# based on the more values we have, the smaller is the
# difference between transparency per element in the graph
# we multiply this alpha with a given factor to make the elements
# appear visible enough for the human eye
alpha_steps = (1.0/len(stats))*1

for i in range(npointsHiRes):
    #print 'x: ' + str(x[i])
    #print 'stats: ' + str(stats[x[i]]) + ' (a) ' +
str(alpha_steps*stats[x[i]])

    if x[i] is x[i-1]:
        # skip this round because we already
        # have drawn one element
        # and based on its transparency
        # it is expressed how many times this
        # value exists
        continue

    ytmp = y[i:i+2]
    xtmp = x[i:i+2]
    try:
        if xtmp[0] is xtmp[1]:
            # ok if they equal, we cannot draw a visible line
            # +1 to draw it..
            xtmp[1] = xtmp[1]+1
    except IndexError:
        # last element is sometimes "alone"
        # so we add an effectively last one
        # to draw it with eye-visibility
        xtmp.append(xtmp[0]+1)
        a = np.array([0])
        ytmp = np.hstack((ytmp, a))

    ax4.plot(xtmp,ytmp,
             alpha=alpha_steps*stats[x[i]],
             color=COLOR, lw=100) #drawstyle: [ 'default' | 'steps' |
'steps-pre' | 'steps-mid' | 'steps-post' ]

ax4.set_xlim(min(x),max(x)+1)

gca().xaxis.set_major_locator(MultipleLocator((round(len(x)/FIGRES))*2))
gca().yaxis.set_major_locator(MultipleLocator())

plt.grid(True)

#fig.savefig('gradColorLine.png')
plt.show()

···

On 11/06/2012 01:25 AM, Chloe Lewis wrote:

You're translating a histogram of your data into a colormap, yes?

The matplotlib histogram returns bins and patches, which you could translate into color intensities; but I bet scipy.stats.histogram would be easier. Then the bin centers are the segment boundaries of the colormap, and the weight in each bin is the respective color intensity.

Also, color has a finite extent but the bin weight might not. You'll need to choose a nominal max value to norm the colors to, and decide whether to use the same max value all the time (so early plots might all be light, late plots all dark) or calculate it from the data each time you plot (in which case the colorbar this month might not mean the same thing as the color bar last month).

I think using all three of RGB is too confusing -- do it bluescale or grayscale.

&C

On Nov 5, 2012, at 7:13 AM, rand0m@...4228... wrote:

Hi Chloe

Thank you for answering.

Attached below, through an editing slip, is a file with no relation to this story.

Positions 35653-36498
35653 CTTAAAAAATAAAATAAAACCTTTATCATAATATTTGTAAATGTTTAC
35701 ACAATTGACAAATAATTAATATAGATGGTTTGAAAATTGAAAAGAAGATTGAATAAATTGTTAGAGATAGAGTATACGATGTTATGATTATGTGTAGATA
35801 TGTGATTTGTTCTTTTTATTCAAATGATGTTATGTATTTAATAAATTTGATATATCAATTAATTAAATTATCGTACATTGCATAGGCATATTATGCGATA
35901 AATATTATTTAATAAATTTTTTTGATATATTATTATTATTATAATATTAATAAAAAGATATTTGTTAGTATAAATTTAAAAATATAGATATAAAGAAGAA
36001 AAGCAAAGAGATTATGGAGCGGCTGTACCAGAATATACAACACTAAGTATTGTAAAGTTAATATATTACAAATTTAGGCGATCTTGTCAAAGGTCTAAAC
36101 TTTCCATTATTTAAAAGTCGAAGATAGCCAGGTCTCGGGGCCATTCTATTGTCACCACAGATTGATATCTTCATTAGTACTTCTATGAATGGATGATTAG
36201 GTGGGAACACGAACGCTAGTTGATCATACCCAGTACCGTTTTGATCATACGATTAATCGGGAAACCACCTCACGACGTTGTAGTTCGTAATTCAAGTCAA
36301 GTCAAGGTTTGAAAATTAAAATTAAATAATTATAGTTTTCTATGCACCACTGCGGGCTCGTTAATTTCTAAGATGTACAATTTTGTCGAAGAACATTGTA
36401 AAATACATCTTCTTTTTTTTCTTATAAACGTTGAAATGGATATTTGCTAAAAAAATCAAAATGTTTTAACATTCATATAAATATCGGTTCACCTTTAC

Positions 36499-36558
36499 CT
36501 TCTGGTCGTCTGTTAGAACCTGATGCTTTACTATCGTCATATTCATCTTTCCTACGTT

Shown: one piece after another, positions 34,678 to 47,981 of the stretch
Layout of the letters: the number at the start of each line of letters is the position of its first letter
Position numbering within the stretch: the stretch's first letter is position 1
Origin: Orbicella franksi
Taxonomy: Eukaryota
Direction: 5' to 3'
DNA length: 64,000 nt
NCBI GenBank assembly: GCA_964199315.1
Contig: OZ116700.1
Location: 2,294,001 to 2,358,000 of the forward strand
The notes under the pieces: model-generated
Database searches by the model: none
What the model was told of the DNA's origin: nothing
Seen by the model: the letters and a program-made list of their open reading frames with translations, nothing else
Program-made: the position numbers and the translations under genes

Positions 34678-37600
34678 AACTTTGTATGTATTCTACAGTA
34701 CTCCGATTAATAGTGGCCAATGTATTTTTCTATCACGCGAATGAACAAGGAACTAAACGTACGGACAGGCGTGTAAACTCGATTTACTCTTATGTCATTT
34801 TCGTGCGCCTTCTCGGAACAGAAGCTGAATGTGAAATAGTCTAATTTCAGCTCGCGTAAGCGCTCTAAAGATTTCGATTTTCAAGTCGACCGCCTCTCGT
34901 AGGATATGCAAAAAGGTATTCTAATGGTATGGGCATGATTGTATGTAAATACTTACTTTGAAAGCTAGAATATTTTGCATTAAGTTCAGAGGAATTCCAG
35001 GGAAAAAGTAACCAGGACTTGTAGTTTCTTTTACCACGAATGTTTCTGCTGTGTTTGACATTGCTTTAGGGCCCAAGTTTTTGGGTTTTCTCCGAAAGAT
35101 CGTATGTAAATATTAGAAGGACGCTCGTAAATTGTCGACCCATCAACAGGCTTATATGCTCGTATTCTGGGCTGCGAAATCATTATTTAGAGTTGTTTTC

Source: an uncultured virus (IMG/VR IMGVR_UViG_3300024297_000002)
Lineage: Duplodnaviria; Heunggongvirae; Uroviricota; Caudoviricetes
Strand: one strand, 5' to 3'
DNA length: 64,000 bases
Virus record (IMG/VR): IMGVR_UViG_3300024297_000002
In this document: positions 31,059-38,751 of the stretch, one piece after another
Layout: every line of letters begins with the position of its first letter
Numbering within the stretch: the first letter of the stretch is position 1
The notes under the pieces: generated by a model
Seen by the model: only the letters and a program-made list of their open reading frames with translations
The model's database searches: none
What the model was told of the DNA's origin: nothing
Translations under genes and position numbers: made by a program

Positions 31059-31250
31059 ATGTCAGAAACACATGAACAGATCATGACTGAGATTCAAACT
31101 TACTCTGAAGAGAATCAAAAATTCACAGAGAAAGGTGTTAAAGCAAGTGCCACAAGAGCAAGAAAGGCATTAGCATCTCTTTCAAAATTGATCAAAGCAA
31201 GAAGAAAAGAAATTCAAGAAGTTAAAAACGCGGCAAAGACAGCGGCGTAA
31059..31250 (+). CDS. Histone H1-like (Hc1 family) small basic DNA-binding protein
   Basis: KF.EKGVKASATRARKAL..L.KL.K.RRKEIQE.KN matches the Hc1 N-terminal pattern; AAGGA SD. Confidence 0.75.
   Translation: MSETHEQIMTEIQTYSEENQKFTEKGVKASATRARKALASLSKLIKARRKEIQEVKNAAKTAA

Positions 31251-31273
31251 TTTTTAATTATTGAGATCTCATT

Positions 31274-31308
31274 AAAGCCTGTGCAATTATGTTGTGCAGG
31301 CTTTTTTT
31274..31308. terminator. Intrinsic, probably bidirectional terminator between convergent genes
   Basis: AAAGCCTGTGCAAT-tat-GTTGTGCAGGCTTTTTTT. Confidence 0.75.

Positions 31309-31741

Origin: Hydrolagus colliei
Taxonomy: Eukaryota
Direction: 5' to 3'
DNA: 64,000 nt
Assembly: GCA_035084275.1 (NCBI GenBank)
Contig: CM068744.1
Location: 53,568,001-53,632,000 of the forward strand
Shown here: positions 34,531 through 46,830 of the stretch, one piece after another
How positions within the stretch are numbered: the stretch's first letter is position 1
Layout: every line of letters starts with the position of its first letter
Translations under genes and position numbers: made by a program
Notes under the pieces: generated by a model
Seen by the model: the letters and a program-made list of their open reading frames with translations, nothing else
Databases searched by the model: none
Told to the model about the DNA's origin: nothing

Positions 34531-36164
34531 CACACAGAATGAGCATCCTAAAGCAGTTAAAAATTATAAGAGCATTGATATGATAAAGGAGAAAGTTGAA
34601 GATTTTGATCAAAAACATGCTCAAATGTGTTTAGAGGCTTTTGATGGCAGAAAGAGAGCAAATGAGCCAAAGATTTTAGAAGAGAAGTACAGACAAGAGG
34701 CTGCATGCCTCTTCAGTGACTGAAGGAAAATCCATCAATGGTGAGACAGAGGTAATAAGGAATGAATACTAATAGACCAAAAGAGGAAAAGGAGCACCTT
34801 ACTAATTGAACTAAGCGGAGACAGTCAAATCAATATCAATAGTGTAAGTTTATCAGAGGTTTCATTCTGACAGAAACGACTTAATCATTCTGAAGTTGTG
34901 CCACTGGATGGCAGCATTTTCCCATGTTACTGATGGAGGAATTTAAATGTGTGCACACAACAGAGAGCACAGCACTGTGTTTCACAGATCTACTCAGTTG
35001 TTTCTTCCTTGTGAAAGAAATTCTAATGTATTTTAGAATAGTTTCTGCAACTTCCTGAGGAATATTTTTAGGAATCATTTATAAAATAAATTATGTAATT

I agree the way you suggest. Currently I have done this:

import matplotlib
import matplotlib.pyplot as plt

# http://matplotlib.org/examples/api/colorbar_only.html
#
http://matplotlib.org/api/colors_api.html#matplotlib.colors.LinearSegmentedColormap

# The lookup table is generated using linear interpolation for each
primary color, with the 0-1 domain divided into any number of segments.
# x, y0, y1
cdict = {'red': [(0.0, 0.0, 0.0),
                  (0.5, 1.0, 1.0),
                  (1.0, 1.0, 1.0)],

        'green': [(0.0, 0.0, 0.0),
                  (0.25, 0.0, 0.0),
                  (0.75, 1.0, 1.0),
                  (1.0, 1.0, 1.0)],

        'blue': [(0.0, 0.0, 0.0),
                  (0.5, 0.0, 0.0),
                  (1.0, 1.0, 1.0)]}

# create colormap
my_cmap = matplotlib.colors.LinearSegmentedColormap("my_colormap",
cdict, N=256, gamma=1.0)

# optional: register colormap
#plt.register_cmap(name='my_colormap', data=cdict)

fig = plt.figure(figsize=(5,1))
fig.subplots_adjust(top=0.99, bottom=0.01, left=0.2, right=0.99)
plt.axis("off")
import numpy as np
a = np.linspace(0, 1, 256).reshape(1,-1)
a = np.vstack((a,a))
plt.imshow(a, aspect='auto', cmap=my_cmap, origin='lower')

plt.show()

Now the tricky part has still to be done. I have a varying number (ca.
500, increasing) of values between 60 and 90. Those values must be
represented in the colorbar. White if there is no value, blue towards
black the more values are in the same area.
For this, I guess, I have to set a x for each value (and three x since
the color is calculated using RGB). And the closer it is to the previous
one the more I have to calculate the color between blue and black.

Or do you suggest another way to implement this?

I do not know of any other software that this issue has been implemented.

cheers!

On 10/26/2012 07:47 PM, Chloe Lewis wrote:

you'll be doing something like the second color bar, but making the
boundary and color definitions a lot more flexible. Where the discrete
color bar uses

cmap = mpl.colors.ListedColormap(['r', 'g', 'b', 'c'])
bounds = [1, 2, 4, 7, 8]

you'll be making a whole LinearSegmentedColormap, see

http://matplotlib.org/api/colors_api.html#matplotlib.colors.LinearSegmentedColormap

and check out specifically the ascii-art explanation of interpolation between row[i] and row[i+1]. Red, green, blue will break based on your data density and how you want to express 'intensity'. And depending on whether you'll make it red-green-colorblindness neutral!

Interesting problem. Has it been implemented in some other software?

Chloe Lewis
PhD candidate, Harte Lab
Division of Ecosystem Sciences, ESPM
University of California, Berkeley
137 Mulford Hall
Berkeley, CA 94720
chlewis@…1016… <mailto:chlewis@…1016…>

I think a histogram isn't the thing I need because it is not important
when (the time) the values between 60 and 90 have been "created". Only
the values and the amount of values is important.

You can make the values the independent axis of the histogram.

Also when talking about a colormap I'm not sure if this is required. In
the end I want only one color (blue) in a rectangle that changes the
color/appearance based on the density. So I guess to bluescale it is the
right way as you suggested.

I think custom blue scale can only be done as a custom colormap; but R and G will be constant throughout.

&C